Since "blurred gender indicates a category crisis elsewhere" in the narrative (Garber, 17), Dil necessarily becomes an indexical figure for THE CRYING GAME's other cultural anxieties. Just as Dil's cross-dressing questions sexual boundaries, Fergus' adoption of a Scottish identity questions national boundaries. At first, it seems ironic that Fergus, who once identified himself as an Irishman so strongly that he was willing to kill for the I.R.A., can so easily cast aside his Irish identity and pose as a Scotsman named "Jimmy." However, the Scots, a Celtic people like the Irish, got their name from a group of fifth-century Irish settlers. Claiming another Celtic identity, Fergus recalls a time before present-day distinctions were made between the Scottish and Irish peoples. And the fact that Fergus is drawn into this situation by Jody — whose status as a black man makes him an unlikely representative of Britain as a colonial power — troubles national identities even more.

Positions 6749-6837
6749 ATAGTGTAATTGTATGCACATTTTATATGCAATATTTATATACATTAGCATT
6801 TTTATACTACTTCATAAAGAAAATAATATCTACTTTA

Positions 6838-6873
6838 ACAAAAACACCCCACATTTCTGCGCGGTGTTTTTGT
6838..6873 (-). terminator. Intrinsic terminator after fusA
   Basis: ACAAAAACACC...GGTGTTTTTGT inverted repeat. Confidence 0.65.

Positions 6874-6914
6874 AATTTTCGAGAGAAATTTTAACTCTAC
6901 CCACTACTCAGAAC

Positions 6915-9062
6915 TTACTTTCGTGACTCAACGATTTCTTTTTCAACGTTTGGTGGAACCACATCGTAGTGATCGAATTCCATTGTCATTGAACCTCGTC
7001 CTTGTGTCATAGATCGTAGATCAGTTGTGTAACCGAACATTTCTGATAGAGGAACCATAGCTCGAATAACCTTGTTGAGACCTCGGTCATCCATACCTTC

In Europe, national identity is still closely associated with ethnic identity (as the conflicts in the former Yugoslavia tragically remind us). So issues of race and nationality intersect even more acutely in the context of Europe than they do in the United States. The growing racial diversity of Western Europe and the collapse of the old Soviet empire in Eastern Europe have now created new problems of national definition in relation to race and ethnicity. But domestic differences are also complicated by issues of international affiliation. In the case of the United Kingdom (itself an amalgamation of four distinct "countries"), the question of conforming its currency to that of the European Community created such a heated controversy over sovereignty and national identity in 1990 that it caused a legislative rupture: Margaret Thatcher was forced to step down as Prime Minister. Clearly, in the Europe of THE CRYING GAME, old "certainties" of nationhood are constantly threatened, reflecting yet another category crisis.